Saleh Al-Qallab, a prominent Jordanian writer and former minister of information, warned that the "Iranian penetration of the Arab region has crossed all borders."
"The situation in this region is not comfortable at all," he said. "What Iran is doing is tantamount to an open war against the Arabs."
Al-Qallab pointed out that the Iranian-backed Houthi militia in Yemen has been launching rocket and drone attacks on Saudi Arabia. He called on the Arabs to rally behind Saudi Arabia as it continues to face threats by Iran's proxy.
Former Kuwaiti Minister of Information and Culture Saad Bin Tefla Al-Ajami said that the world powers that are currently holding negotiations with the Iranians in Vienna do not care about Iran's "hostile policies" towards the Arabs. "Iran is interfering in the region with the aim of dominating it," Al-Ajami remarked.
"Iran is driven by a combination of racist ideology and the absence of an Arab or international deterrent to stop its blatant interference in the [Arab] region. Iran seeks to create a state within a state in the Arab countries. The current Lebanese model of Iran's hegemony through Hezbollah is the model that Iran aspires to and plans for in all the Arab countries."
Al-Ajami expressed disappointment over the failure of the international community to move to "deter the Iranian intrusion." The international community, whose representatives are negotiating with the Iranians in Vienna over Tehran's nuclear program, "is not concerned about [Iran's] aggressive policies against us," he added. "The priorities and interests of the world powers are different from ours, although they are aware of Iran's destabilizing policies for the entire region."
Echoing the Arab countries' growing concern over the current US policy towards Iran, Egyptian writer Emil Amin said that the Biden administration's decision to negotiate with the Iranians was "dangerous and intriguing."
The Biden administration, Amin added, refuses to disclose information about the negotiations that could "pose grave dangers" to the US.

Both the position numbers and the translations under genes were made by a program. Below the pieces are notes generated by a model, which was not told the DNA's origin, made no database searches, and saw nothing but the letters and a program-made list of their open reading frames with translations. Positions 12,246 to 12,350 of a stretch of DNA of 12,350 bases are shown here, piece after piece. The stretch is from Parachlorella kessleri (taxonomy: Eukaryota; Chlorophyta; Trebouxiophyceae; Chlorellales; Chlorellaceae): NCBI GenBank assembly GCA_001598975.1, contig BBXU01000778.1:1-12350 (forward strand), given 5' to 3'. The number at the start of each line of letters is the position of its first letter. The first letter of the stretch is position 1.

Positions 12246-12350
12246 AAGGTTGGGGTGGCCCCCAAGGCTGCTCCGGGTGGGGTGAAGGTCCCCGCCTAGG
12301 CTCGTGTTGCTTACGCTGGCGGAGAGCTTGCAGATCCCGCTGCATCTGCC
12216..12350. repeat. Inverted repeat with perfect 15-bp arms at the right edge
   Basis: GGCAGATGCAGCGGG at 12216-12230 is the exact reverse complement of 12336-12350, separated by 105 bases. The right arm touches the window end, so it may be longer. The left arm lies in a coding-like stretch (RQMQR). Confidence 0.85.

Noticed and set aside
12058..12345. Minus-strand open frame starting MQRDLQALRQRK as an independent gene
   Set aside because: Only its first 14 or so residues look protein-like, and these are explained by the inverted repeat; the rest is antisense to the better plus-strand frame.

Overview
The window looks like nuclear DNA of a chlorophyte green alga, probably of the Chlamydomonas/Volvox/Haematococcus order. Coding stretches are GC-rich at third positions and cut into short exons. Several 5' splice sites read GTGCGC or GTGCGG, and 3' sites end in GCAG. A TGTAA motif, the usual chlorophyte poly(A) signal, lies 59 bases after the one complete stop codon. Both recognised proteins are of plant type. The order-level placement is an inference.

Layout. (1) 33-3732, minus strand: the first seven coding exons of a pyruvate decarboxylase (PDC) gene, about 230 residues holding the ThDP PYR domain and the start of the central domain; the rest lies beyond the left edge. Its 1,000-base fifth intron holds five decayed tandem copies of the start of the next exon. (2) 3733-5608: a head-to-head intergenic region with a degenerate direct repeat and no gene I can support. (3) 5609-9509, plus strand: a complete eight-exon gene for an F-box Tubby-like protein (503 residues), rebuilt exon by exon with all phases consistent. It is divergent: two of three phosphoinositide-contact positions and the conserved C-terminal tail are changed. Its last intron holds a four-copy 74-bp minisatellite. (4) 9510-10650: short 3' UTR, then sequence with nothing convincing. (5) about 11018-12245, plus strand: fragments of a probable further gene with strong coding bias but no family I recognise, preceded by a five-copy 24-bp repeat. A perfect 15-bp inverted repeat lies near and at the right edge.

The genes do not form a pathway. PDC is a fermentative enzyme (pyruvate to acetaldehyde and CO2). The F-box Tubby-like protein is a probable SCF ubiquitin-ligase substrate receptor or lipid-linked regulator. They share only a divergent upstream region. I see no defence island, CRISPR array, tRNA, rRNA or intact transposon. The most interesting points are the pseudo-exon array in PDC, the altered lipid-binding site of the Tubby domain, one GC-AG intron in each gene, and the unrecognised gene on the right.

"The Biden administration argues that making this information available may harm American national security and reveal intelligence sources. This excuse is flimsy and weak. Here is the clear truth: the weak Biden administration is striving to reach an agreement [with Iran] at any cost to beautify its image in front of the Americans."
Such warnings on the part of Arabs about Iran's malicious intentions surface each time the world powers and the Iranians resume the nuclear deal talks in Vienna.
These warnings reflect the increasing concern in the Arab world about a deal that would embolden Iran's mullahs and encourage them to continue their "expansionist and hostile" policies against the Arabs. The warnings, which have become commonplace in the Arab media, are mainly directed towards the Biden administration.
It is encouraging, nonetheless, to see the growing support among Arabs for Israel's military strikes against the Iranian-backed militias in Syria. The Arabs seem to understand that Iran's intervention in Syria has caused more violence and bloodshed there.
Likewise, Israel's better reputation compared to Iran among many Arabs, as shown by the survey by the Syrian-born TV personality, is a point of light.
These Arabs, in short, are saying that they view Iran and the United States, and not Israel, as the major threats to their security and stability.
It now remains to be seen whether the Biden administration and the other parties negotiating with the mullahs will heed the voices coming from the Arab world -- or continue to allow the mullahs to hoodwink them by having the US sanctions lifted while Tehran continues to advance its plans to obtain nuclear weapons and extend its control to more Arab countries.
Khaled Abu Toameh is an award-winning journalist based in Jerusalem.